Getting there & around
A train service, run by Arriva Trains Wales, stops at Church Stretton, Craven Arms and Ludlow. The Shropshire Hills shuttle bus runs at weekends in summer (01743 251000, www.shropshirehillsshuttles.co.uk), connecting Craven Arms, Clun and Bishop’s Castle to the Stiperstones, the Long Mynd and Church Stretton. The Shropshire Hills is wonderful cycling country: try Wheely Wonderful Cycling (Petchfield Farm, Elton, Ludlow, 01568 770755, www.wheelywonderfulcycling.co.uk) for bike hire or cycling holidays. Alternatively, explore on horseback (www.shropshireriding.co.uk).
Church Stretton County Branch Library, Church Street (01694 723133).OpenSummer 9.30am-5pm Mon-Sat. Winter 9.30am-12.30pm, 1.30-5pm Mon-Sat.
Ironbridge The Iron Bridge (01952 884391).Open 9am-5pm Mon-Fri; 10am-5pm Sat, Sun.
Much Wenlock The Museum, High Street (01952 727679).OpenSummer 10.30am-5pm daily. Winter 10.30am-1pm, 1.30-4pm Tue, Fri; 10am-noon Sat.
Upmarket indulgences and picture-postcard villages.
It may be archetypal English countryside, but the Cotswolds isn’t just any English countryside. Just a couple of hours’ journey from London, the area has long been synonymous with wealth, sophistication and celebrity – as well as bucolic landscapes and quaint cottages. The good news is that while stars and second-homers may have ushered in a slice of metropolitan living, they haven’t killed off the Cotswolds’ distinct brand of rural charm.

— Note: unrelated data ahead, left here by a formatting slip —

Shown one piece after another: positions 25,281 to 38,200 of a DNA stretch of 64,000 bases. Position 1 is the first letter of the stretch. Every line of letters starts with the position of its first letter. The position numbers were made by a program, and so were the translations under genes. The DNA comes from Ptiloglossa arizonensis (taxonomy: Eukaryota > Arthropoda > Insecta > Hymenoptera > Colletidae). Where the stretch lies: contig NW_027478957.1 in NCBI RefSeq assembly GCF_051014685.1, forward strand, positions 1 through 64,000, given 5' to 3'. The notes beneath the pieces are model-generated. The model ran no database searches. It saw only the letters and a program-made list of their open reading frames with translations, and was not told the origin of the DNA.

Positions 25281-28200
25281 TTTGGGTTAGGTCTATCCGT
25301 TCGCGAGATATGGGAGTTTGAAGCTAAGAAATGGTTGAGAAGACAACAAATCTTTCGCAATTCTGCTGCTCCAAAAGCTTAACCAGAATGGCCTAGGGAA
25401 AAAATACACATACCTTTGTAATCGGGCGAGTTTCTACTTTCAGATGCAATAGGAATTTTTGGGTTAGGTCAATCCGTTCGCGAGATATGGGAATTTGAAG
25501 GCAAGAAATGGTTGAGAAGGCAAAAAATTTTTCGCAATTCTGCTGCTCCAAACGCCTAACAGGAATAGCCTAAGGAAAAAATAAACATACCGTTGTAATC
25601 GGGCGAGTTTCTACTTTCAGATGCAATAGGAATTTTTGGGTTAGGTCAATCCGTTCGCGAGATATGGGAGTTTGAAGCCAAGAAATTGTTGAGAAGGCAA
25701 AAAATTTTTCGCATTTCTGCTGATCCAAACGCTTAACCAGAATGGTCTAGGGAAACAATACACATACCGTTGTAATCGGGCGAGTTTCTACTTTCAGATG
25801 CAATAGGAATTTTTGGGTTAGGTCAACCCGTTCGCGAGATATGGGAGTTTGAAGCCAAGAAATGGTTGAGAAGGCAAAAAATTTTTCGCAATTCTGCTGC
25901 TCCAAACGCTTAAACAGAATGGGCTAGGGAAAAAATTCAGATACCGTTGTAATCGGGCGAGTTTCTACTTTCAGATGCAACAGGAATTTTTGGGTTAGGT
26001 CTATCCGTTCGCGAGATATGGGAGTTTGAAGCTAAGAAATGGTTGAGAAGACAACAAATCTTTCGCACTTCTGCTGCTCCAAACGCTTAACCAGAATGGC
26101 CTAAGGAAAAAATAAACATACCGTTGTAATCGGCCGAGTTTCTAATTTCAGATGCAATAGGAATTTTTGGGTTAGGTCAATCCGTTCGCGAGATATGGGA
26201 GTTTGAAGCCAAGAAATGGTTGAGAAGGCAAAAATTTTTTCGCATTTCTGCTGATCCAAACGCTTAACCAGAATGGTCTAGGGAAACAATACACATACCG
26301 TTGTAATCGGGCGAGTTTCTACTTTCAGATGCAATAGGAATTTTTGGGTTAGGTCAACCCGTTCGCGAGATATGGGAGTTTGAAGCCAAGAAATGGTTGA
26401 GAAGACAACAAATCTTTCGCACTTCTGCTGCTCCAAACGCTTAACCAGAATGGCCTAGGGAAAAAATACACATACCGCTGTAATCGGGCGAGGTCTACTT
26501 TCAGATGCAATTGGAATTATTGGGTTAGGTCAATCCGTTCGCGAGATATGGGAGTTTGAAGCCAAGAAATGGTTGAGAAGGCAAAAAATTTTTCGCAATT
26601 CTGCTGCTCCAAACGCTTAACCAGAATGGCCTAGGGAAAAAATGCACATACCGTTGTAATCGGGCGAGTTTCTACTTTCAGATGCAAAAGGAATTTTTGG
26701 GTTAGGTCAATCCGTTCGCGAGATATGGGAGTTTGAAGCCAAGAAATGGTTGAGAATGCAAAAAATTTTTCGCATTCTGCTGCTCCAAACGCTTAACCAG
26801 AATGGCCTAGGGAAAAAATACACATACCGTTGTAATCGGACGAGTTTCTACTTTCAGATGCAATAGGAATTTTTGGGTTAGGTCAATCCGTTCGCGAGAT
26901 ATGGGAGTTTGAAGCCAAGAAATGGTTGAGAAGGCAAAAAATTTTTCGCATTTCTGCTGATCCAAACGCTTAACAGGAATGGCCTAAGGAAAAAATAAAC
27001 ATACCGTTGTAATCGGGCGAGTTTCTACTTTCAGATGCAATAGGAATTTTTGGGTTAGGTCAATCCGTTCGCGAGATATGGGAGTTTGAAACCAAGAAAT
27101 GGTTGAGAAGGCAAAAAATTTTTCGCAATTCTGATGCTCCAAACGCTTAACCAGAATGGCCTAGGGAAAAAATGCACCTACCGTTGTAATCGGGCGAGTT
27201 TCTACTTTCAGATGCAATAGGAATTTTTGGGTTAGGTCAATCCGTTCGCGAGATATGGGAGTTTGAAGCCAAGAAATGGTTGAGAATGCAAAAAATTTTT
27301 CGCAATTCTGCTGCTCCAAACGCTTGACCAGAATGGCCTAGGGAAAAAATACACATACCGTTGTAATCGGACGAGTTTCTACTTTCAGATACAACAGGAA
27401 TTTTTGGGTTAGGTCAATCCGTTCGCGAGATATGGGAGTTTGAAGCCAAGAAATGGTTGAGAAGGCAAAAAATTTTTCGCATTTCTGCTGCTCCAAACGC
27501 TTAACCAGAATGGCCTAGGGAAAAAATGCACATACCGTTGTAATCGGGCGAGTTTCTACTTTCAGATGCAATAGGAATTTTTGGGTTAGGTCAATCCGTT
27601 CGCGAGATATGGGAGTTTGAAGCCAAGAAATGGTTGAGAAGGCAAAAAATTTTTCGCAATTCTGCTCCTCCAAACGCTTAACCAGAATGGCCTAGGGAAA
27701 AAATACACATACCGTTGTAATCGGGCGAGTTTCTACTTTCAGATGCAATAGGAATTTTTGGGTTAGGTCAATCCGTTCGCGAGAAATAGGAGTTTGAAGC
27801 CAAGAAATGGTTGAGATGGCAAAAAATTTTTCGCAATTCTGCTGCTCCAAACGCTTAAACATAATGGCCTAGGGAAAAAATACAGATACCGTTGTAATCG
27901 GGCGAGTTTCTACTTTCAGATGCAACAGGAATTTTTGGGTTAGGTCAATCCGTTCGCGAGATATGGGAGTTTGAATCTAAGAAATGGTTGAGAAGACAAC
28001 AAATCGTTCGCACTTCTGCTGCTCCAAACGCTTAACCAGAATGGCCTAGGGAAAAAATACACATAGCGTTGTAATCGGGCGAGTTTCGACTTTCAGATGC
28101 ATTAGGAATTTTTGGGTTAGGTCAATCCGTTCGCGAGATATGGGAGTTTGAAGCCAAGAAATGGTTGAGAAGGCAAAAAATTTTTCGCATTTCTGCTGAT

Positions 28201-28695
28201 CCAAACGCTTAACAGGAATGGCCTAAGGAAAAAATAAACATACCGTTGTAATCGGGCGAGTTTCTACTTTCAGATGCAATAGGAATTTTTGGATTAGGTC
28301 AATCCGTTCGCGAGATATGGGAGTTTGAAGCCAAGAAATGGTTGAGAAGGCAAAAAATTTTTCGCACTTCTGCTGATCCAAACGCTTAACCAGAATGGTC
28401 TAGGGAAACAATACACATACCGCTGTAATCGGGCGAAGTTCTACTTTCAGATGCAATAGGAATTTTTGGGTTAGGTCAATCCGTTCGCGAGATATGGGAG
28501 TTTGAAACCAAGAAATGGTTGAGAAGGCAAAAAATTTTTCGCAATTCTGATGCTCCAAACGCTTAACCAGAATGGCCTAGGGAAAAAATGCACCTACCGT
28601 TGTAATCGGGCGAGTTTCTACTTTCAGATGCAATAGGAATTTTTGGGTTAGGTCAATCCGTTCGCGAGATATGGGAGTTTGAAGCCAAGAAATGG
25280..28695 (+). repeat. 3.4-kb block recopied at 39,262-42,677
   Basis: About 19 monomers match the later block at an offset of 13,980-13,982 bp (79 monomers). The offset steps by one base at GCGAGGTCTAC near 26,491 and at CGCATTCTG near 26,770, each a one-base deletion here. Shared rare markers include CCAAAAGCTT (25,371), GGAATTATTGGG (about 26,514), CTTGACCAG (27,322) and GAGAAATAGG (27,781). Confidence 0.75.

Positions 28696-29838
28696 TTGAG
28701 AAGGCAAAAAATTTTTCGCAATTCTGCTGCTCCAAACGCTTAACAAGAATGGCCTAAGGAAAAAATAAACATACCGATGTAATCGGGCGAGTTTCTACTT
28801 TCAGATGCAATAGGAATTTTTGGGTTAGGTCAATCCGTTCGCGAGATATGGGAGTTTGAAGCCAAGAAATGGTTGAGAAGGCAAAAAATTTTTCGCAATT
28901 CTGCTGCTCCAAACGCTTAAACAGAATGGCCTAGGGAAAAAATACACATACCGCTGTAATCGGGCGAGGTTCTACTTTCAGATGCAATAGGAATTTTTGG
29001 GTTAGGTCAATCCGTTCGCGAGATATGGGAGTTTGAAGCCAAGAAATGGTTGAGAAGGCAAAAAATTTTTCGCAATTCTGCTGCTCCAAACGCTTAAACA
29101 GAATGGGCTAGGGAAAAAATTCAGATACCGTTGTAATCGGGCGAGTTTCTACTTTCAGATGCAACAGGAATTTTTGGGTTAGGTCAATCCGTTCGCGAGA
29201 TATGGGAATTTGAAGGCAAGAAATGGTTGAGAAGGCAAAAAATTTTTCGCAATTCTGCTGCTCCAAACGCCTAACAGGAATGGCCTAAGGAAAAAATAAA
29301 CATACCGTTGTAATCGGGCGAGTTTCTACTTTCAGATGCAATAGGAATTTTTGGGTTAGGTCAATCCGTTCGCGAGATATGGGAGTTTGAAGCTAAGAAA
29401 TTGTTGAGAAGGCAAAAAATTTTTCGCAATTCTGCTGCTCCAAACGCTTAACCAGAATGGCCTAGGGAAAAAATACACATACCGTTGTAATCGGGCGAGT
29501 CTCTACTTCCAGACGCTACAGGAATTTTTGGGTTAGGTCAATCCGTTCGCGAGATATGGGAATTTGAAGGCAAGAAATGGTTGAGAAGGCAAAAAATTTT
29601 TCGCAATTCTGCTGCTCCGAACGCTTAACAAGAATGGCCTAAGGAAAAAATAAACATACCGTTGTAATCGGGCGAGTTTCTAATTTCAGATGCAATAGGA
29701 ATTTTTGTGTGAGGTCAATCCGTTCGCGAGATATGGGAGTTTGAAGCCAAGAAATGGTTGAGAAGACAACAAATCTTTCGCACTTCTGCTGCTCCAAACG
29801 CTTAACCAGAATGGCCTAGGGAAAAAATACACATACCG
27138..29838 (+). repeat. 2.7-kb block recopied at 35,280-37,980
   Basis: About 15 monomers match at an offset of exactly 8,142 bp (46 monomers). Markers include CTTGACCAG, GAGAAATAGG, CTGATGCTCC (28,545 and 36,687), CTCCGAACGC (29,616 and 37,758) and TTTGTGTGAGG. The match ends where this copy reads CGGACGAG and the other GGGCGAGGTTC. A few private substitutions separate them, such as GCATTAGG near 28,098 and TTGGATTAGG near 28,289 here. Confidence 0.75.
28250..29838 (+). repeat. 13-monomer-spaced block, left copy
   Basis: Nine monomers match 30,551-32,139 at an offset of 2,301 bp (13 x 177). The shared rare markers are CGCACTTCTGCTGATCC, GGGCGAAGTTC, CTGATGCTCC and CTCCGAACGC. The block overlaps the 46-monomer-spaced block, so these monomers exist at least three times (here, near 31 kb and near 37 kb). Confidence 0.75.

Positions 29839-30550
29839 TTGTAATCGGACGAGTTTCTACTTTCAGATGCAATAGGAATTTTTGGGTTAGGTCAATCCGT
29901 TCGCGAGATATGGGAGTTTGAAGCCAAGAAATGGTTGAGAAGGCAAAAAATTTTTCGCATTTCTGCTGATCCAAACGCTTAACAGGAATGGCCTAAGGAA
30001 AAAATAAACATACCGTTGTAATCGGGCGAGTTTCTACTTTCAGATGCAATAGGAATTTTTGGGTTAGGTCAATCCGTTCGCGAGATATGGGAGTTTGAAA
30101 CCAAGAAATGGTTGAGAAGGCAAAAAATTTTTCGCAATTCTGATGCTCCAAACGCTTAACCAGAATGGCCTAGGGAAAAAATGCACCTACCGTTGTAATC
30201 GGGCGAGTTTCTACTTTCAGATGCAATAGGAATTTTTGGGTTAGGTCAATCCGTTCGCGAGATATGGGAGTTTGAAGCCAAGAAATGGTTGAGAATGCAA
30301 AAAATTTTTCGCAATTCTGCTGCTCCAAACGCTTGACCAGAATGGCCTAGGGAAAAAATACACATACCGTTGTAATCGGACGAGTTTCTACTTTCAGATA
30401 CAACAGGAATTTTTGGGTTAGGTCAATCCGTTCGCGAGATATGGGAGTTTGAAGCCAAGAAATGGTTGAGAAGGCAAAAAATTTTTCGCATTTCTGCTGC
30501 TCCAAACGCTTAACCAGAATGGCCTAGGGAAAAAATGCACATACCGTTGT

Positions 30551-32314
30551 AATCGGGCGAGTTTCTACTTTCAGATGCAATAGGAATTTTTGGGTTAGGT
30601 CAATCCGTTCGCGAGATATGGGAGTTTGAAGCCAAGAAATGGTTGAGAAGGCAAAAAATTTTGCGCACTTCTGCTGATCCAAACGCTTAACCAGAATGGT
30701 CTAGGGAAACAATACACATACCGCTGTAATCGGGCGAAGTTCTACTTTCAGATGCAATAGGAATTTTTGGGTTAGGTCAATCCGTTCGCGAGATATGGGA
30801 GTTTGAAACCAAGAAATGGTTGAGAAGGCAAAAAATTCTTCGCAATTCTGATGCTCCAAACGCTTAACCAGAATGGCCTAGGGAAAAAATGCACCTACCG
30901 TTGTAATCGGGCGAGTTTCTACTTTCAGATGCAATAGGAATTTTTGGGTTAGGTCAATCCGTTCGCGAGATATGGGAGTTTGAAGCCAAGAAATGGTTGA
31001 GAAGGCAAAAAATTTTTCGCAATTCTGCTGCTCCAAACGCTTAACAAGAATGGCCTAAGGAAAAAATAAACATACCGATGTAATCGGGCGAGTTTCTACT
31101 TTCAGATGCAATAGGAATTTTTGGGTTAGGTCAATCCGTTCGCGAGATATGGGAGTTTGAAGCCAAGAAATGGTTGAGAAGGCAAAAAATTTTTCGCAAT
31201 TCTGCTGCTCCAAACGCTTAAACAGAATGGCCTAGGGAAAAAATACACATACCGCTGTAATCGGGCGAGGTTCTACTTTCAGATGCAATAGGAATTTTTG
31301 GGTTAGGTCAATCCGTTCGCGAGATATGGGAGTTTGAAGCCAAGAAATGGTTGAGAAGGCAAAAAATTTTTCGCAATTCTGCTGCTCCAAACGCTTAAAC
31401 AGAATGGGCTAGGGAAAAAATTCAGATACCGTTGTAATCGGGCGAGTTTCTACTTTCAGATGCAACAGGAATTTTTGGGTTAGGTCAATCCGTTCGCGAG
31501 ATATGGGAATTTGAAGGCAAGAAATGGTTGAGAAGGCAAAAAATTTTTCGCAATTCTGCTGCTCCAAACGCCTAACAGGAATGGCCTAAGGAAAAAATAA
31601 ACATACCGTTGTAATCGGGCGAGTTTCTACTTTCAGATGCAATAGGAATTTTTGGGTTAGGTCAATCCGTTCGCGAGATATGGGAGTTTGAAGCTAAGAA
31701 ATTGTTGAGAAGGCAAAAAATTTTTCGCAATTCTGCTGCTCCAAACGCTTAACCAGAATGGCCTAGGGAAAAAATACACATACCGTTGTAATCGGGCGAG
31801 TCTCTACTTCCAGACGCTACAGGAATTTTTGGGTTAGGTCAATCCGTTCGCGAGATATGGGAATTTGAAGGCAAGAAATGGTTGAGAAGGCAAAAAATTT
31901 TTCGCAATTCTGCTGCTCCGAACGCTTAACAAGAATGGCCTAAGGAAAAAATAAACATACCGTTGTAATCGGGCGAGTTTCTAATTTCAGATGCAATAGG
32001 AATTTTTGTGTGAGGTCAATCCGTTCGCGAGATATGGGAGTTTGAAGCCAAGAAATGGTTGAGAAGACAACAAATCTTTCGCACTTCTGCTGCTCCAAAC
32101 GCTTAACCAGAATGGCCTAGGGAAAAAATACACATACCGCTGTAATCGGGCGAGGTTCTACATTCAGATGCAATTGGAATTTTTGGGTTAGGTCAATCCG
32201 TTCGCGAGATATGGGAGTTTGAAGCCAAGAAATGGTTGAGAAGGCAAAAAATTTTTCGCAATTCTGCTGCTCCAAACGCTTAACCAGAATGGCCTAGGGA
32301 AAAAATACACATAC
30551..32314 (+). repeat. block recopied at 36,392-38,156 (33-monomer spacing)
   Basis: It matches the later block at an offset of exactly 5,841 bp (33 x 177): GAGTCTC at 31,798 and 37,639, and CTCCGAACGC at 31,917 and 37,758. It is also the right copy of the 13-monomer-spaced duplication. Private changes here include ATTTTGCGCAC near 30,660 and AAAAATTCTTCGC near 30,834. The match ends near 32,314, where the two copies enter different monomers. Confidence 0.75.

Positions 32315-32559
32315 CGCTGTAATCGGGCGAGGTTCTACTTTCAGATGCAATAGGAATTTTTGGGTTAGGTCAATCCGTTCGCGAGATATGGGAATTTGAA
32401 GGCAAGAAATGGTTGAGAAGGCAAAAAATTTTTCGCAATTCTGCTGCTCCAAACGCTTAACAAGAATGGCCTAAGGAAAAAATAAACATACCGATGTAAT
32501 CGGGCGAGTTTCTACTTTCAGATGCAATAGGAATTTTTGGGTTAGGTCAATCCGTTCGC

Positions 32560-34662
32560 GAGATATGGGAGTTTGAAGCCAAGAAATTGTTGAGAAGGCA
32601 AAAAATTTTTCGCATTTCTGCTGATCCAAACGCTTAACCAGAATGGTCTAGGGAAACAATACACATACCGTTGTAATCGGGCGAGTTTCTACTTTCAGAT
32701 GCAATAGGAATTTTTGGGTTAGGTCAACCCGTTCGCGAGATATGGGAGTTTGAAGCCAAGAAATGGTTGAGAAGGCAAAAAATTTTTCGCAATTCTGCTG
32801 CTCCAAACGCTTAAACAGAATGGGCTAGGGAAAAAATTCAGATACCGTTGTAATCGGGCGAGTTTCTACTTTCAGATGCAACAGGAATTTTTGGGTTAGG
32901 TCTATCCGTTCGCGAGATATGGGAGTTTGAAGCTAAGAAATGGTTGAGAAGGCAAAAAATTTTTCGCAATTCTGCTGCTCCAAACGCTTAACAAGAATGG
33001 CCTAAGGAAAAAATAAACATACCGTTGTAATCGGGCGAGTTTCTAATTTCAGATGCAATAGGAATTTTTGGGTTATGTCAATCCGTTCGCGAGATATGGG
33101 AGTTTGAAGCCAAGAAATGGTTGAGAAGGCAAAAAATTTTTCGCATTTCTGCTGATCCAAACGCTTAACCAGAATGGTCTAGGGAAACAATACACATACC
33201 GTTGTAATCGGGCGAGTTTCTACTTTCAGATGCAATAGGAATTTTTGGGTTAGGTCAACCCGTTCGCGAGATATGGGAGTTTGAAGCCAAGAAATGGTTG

The Cotswolds sit between four historic towns – Bath, Stratford on Avon, Oxford and Cheltenham – and it is in the southern tract that you’ll find the prettiest and most tranquil spots: an imagined England of empty and rolling landscapes that beg to be walked on (there are over 3,000 miles of public footpaths), villages made from the local honey-coloured stone, winding leafy lanes, medieval churches and imposing stately homes. It was the wool trade that enabled many of them to be built. Cotswold wool first gained its reputation for superior quality in Roman times, and the trade reached its peak in the Middle Ages, sowing the seed for the region’s long-term prosperity.